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The continuing barriers to boardroom diversity, the pros and cons of matched giving and the rise of EVs in China
Women say they want it. Companies say they’re pushing for it. Governments are threatening to legislate on it. So why isn’t greater board diversity happening? Only one in six board members in Fortune 500 companies are women. This fascinating paper, which is based on annual surveys of directors since 2010, shifts the attention from policies on diversity to the people concerned.
Be sure of one thing: female directors are a talented bunch. More than two-thirds hold lead roles, such as chief executive or president (only 51% of men held similar roles). That contradicts the popular belief that female board members have mostly non-operational or support-function experience. Are companies getting the most from this pool of skills and experience, though? No. Around one-fifth of female directors complain of not being listened to.
The paper’s examination of the recruitment process throws up some interesting insights, too. Male-dominated informal networks (read, the Old Boys’ Club) top the list, with 33% citing this as a barrier. Perceived lack of industry knowledge (28%) and straight bias (22%) (“Women do better on boards when they behave like men”) follow close behind.
On the plus side, women board members are statistically more ambitious (27% of women want to lead or continue leading a company, compared with 19% of men), as well as deriving more pleasure from power (91% of women say they enjoy it, compared with 70% of men). These last stats are heartening, although the report in general highlights a depressingly familiar story – diversity is a two-bout fight: first to gain access to the boardroom, then for parity within it.
B Groysberg and D Bell (June 2013), “Dysfunction in the Boardroom”, Harvard Business Review, 88-95
Models for matching
Matched giving has become a beloved feature of many companies’ charitable giving programmes. Encourage your employees to give £1 and the company will give £1 too. But could this approach actually be disincentivising employee giving? Quite possibly. If, for example, your company says it’s aiming to give £100 to a particular charity, people think, “great, we only have to raise £50 to meet the £100 target, so I’ll give less”.
So do we ditch matched giving? Not so fast. There are other, non-standard forms of matching that merit consideration. The “non-linear” match is one. In this approach, gifts of £10 to £20 may keep to the 1:1 formula, say, but those over £20 are matched 2:1. “Social matching” is another alternative. The idea here is to match funding according to the percentage in a team or other fixed employee group who make donations. If 10% give, the 1:1 standard formula still stands; increase that to 20%, meanwhile, and it jumps to 2:1.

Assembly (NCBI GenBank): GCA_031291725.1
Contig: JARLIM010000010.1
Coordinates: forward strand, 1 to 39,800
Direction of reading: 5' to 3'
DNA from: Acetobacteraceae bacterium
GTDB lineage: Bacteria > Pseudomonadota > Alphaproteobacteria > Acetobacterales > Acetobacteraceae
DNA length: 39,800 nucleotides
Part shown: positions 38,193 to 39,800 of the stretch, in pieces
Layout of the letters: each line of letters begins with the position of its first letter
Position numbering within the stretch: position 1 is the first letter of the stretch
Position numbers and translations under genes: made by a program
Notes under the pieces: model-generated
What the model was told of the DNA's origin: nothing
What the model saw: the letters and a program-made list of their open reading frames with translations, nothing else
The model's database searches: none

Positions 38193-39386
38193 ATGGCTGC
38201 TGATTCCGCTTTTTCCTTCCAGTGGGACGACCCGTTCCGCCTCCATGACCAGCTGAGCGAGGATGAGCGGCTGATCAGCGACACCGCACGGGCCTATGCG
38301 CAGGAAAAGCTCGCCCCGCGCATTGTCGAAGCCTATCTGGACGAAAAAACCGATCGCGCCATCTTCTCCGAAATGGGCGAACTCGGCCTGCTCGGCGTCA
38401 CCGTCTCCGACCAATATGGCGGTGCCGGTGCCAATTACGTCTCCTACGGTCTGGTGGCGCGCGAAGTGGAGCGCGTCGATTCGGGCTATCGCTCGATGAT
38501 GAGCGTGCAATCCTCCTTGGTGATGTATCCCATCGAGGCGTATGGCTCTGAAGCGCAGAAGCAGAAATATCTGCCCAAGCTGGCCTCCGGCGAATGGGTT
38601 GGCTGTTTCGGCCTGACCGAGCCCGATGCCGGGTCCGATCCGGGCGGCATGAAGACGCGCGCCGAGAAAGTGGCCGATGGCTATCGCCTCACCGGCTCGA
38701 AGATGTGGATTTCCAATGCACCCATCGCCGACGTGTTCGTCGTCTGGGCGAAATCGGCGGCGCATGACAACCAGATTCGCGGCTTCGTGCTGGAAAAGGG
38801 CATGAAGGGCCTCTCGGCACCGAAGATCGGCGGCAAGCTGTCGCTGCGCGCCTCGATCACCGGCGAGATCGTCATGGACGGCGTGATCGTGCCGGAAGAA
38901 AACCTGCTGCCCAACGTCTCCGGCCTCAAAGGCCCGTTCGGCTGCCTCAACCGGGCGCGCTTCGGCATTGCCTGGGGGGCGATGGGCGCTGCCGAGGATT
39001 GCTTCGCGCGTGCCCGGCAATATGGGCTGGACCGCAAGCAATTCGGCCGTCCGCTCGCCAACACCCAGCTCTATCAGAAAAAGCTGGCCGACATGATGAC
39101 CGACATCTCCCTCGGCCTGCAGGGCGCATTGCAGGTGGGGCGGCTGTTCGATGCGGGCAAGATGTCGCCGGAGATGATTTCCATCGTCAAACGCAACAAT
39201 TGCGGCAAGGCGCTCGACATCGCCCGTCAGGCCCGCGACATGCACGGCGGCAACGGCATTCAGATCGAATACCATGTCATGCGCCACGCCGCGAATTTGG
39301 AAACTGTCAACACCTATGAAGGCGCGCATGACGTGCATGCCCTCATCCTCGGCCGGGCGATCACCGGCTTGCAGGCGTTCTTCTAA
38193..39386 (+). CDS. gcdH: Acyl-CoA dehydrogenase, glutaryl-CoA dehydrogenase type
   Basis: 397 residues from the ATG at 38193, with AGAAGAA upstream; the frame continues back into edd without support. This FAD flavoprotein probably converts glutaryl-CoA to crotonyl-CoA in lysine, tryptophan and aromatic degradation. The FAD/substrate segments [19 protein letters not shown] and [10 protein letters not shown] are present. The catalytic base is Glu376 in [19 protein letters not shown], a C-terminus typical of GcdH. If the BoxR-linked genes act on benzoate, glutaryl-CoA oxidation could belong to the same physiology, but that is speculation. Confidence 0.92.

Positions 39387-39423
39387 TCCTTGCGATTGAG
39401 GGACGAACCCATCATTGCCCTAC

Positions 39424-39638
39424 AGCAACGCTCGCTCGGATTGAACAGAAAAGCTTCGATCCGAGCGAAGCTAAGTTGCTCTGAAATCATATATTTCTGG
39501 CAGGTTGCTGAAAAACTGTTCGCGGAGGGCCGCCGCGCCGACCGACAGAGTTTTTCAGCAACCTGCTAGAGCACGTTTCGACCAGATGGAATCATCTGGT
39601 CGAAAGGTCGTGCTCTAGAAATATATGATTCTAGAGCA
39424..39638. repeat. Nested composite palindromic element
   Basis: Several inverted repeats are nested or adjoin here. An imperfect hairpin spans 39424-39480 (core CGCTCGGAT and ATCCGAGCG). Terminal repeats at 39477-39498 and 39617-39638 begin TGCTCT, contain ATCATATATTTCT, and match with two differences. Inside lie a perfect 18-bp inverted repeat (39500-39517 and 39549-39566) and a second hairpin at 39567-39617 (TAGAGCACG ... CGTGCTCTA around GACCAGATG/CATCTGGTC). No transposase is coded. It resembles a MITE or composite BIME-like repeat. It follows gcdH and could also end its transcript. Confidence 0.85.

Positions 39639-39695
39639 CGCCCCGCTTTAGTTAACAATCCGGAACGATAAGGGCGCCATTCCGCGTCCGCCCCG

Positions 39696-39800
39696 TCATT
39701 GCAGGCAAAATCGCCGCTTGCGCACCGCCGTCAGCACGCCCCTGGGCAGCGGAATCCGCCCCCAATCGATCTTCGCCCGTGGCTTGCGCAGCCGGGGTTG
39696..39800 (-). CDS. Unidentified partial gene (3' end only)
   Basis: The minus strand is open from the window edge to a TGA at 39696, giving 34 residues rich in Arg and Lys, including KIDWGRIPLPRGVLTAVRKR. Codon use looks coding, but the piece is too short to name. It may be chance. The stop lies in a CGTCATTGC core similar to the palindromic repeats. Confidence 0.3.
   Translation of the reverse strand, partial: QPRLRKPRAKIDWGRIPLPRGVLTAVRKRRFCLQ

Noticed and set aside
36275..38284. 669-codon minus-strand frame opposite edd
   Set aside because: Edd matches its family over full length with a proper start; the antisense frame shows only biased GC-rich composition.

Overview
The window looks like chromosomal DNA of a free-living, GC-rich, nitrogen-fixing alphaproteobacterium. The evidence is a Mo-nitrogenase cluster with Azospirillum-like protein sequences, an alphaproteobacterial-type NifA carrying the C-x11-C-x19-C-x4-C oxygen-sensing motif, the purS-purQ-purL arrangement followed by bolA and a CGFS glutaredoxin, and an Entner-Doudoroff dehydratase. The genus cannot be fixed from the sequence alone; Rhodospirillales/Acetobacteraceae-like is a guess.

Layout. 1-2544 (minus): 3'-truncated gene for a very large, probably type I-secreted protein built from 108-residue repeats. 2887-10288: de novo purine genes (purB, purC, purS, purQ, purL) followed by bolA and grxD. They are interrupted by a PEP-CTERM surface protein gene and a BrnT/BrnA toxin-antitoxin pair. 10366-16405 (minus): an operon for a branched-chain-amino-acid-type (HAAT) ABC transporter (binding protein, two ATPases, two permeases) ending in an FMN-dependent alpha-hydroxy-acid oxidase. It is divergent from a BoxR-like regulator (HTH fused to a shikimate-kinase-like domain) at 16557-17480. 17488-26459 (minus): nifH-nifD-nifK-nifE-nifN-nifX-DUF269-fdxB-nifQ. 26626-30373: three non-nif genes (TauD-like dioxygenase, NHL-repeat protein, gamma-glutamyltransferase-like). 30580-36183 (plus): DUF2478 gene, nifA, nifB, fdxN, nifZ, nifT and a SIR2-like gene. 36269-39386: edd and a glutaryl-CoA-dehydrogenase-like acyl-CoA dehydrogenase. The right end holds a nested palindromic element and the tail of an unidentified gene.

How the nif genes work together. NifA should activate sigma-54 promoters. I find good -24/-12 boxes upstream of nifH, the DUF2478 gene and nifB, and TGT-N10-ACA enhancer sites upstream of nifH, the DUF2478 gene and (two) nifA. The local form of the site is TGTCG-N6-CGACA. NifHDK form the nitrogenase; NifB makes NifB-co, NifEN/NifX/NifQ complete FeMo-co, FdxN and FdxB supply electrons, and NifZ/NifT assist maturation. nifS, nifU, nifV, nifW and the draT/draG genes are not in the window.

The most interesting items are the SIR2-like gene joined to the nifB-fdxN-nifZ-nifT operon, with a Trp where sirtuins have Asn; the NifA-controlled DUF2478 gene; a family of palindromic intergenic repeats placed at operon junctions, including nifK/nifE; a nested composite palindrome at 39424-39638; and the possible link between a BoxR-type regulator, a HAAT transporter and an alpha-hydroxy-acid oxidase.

A novel approach is the “lottery match”, whereby every £1 donated through payroll giving also serves as a “lottery ticket”. The monthly matched funding “pot” goes to the charity linked to the winning ticket, while the employee ticket holder is entitled to a reward such as a day off work. That way everyone – charity and donor – is a winner. Game on.
M Sanders, S Smith and M Norton M (May 2013), “Non-Standard Matches and Charitable Giving”, Harvard Business School working paper, 13-094.
China’s electric journey
In its latest five-year national plan, China’s authorities aim to put 500,000 electric vehicles (EVs) on the road by 2015 (increasing to 5m by 2020) To kick-start its nationwide EV effort, the government is enacting “wide-scale, system-level change”. In practice, that means incentives galore and some pretty smart strategising. But is it working?
Let’s start with the positive. China’s strategy has been to channel its roll-out efforts through city-based pilots. No two pilots are quite the same. So Shenzhen is pushing a leasing model through strategic partnerships, for example, while Chongqing is championing a battery-swap approach. Two key success factors stand out amid this variety: (i) a “hands off” approach by central government, where it sets general goals but steps away from actual implementation, and (ii) the blending of top-down and bottom-up processes, thereby “leveraging both central sponsorship and local initiative”.
The city pilot schemes have their downsides, however. In practice, each city ends up competing against every other city for limited resources from central government. This has led some city authorities to overstate the success of their particular programmes. Local protectionism is another problem, with local governments developing solutions for their locations and their local companies – not the nation as a whole. That reduces the ability to scale up the models nationwide.
This paper is important reading for any policymakers or companies involved in implementing cross-sector, collaborative projects to promote sustainability through system-level change.
M Marquis, H Zhang and L Zhou (Spring 2013), “China’s Quest to Adopt Electric Vehicles”, Stanford Innovation Review 11 (2): 52-57.
The International Council for Science and the International Social Science Council are inaugurating a ten-year research programme on global sustainability. The Future Earth programme has announced an 18-member science committee. It will be chaired from 2013 to 2016 by Stafford Smith, science director of the Australian national science agency’s Climate Adaptation flagship project.
The Aspen Institute has launched a cross-sector Food Security Strategy Group. The group held its inaugural meeting in Morocco in June.Academic news Business School Bulletin Oliver Balch